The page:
Timber is carried in the steel basket that hangs over the rear of the engine.
Maximum road speed is 4 miles per hour.

Ruston Proctor

Manufacturer: Ruston Proctor Co Ltd of Lincoln UK at the company’s Sheaf Iron Works in Lincoln.

Year of Manufacture: 1910

Country Assembled In: England

Type of Boiler: Fire Tube

Fuel Used: Wood

Owned By: Steven King

Location: Glen Innes, NSW

Restored By: John Gotts, Scoresby. Further work by current owner will include restoration of boiler cladding and full length canopy.

Description of Use: The “colonial type” was Ruston Proctor’s answer to competition from American manufacturers. It was lighter, with wide wheels, and easy rear access to the footplate making it suitable for ‘direct ploughing’. The use of a clutch in the smaller flywheel followed American practice, along with a longer fire box for burning wood.

This engine excelled at chaff cutting (up to 2 tons an hour) and would have towed the Bunting chaff cutter, steamer and cook house from farm to farm at it’s maximum speed of 2 mph. It was later used to drive a saw mill around which time the clutch was removed.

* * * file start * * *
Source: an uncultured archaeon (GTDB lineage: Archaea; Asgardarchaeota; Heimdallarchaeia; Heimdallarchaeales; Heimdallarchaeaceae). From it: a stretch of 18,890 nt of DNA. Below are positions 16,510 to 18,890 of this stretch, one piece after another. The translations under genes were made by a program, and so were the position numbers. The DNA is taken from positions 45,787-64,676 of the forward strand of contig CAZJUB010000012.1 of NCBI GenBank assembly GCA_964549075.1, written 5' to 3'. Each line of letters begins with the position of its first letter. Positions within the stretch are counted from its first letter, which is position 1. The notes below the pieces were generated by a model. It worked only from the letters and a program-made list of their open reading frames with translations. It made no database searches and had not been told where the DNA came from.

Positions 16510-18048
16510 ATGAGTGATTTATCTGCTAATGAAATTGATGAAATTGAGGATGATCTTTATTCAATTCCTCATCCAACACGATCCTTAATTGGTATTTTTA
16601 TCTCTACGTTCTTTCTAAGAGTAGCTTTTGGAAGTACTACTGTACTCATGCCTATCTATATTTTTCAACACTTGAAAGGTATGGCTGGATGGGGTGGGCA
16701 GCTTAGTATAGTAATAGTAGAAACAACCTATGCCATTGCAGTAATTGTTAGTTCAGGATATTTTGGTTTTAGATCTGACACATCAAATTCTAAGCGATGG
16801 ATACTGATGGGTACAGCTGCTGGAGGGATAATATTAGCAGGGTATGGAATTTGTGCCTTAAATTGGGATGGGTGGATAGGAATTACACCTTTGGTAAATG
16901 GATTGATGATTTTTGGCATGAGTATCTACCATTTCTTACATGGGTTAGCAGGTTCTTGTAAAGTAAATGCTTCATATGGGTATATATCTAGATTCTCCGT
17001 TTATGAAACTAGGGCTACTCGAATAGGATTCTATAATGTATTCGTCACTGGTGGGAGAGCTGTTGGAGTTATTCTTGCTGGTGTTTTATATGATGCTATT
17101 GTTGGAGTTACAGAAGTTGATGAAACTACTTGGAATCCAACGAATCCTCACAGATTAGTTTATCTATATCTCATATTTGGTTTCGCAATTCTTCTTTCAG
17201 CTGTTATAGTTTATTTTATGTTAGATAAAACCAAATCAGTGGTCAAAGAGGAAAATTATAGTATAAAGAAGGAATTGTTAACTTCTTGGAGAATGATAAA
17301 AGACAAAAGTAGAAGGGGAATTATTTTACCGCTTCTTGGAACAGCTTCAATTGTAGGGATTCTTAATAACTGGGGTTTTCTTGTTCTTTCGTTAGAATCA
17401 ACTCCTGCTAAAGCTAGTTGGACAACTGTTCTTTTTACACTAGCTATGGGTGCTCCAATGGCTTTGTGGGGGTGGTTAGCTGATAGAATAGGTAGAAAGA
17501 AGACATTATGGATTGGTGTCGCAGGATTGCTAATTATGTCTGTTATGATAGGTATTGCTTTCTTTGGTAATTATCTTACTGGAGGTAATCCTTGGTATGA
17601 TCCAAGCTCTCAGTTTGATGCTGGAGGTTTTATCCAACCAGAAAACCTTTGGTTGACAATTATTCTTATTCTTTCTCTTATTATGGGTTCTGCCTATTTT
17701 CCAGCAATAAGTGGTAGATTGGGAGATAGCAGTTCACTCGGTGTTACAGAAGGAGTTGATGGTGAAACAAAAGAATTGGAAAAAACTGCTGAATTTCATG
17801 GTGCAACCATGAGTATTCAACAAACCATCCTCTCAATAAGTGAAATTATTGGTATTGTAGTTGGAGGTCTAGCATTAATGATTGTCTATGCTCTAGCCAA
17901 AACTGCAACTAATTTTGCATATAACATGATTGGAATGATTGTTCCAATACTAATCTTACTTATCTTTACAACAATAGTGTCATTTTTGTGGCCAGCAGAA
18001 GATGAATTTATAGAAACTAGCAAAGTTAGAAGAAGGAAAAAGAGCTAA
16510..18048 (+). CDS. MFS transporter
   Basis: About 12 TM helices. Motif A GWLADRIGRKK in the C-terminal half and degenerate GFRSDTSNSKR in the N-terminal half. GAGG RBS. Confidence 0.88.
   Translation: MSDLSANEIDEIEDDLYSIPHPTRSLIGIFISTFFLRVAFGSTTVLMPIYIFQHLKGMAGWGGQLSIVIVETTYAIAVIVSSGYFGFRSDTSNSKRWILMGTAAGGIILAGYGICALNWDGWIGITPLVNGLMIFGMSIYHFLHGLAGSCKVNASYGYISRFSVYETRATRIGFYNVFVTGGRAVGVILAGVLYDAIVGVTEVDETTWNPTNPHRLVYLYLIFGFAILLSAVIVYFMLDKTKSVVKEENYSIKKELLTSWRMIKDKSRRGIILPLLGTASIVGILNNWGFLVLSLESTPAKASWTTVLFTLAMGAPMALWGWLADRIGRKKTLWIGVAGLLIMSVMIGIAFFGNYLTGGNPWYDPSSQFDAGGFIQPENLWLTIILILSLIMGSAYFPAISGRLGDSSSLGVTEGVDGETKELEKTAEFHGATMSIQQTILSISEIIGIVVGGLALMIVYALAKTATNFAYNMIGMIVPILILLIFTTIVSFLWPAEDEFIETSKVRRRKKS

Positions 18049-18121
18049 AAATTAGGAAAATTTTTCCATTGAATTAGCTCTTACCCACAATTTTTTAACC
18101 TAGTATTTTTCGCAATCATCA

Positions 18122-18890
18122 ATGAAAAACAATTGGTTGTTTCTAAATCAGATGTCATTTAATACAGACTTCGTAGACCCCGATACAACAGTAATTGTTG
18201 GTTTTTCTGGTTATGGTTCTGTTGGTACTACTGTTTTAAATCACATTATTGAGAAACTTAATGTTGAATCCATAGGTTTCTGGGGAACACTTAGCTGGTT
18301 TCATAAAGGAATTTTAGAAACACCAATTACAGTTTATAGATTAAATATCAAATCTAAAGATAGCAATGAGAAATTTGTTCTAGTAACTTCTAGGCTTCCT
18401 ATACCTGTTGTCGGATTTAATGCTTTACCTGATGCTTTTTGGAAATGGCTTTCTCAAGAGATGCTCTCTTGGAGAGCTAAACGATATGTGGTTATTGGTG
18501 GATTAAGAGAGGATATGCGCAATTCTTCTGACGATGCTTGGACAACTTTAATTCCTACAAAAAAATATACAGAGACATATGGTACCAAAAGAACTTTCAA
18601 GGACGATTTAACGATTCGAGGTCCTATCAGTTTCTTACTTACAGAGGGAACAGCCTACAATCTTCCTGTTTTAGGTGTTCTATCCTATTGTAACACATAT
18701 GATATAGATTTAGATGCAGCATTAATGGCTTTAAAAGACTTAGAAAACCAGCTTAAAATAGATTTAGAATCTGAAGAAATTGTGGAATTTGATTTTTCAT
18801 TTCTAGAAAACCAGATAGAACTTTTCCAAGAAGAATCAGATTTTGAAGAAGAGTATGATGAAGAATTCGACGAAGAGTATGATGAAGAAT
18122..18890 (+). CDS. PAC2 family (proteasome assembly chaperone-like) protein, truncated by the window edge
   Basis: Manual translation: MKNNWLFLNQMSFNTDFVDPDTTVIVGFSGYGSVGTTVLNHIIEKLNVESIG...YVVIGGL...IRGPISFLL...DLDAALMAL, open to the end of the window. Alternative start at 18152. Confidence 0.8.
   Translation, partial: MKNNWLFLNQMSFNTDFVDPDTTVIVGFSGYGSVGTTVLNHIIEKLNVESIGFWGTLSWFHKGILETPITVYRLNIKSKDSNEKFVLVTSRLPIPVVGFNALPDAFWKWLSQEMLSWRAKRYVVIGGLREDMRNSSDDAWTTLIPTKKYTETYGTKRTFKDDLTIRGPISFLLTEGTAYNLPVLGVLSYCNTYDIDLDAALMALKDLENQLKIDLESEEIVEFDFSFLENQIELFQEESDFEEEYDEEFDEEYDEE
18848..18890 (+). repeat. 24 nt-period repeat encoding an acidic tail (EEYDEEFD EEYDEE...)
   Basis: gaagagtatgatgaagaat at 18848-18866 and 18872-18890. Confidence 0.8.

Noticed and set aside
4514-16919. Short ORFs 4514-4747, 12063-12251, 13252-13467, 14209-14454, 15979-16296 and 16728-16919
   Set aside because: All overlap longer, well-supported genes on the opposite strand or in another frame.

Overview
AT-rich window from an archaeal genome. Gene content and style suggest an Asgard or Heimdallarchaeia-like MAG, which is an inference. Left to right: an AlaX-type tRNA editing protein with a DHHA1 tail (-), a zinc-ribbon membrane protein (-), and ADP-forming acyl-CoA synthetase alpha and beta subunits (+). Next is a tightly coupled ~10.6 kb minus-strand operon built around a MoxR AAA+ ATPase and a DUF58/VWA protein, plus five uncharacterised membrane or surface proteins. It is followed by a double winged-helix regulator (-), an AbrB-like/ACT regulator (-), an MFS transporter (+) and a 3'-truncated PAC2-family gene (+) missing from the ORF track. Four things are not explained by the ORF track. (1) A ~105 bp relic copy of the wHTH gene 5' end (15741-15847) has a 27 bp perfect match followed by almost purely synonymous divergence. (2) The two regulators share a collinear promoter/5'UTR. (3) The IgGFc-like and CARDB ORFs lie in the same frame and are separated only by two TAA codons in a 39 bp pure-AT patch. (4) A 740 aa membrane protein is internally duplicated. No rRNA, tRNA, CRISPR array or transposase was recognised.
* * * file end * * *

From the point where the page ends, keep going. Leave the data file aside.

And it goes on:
15 of the SHA class were imported into Australia by McKay’s of which only two others are known to have survived (41000 now owned by George Brown and 42028 owned by Neil Asplin) and if there are others the owner would be delighted to hear from you.

6HP Brittannia

Manufacturer: Marshall Sons & Co Ltd
Britannia Iron Works, Gainsborough, England

Year of Manufacture: 1907

Country Assembled In: England

Type of Boiler: Colonial

Fuel Used: Wood

Owned By: Antony Pritchett

Location: Hunter Valley 

Restored By: David and Antony Pritchett

Description of Use: Engines of this type which combined a light weight engine and boiler drove pumps Chaff cutters and other agriculture machinery.
They were called portable because they could be carted easily around the country side as needed

14 HP Marshall

Manufacturer: Marshall Sons & Co Ltd
Britannia Iron Works, Gainsborough, England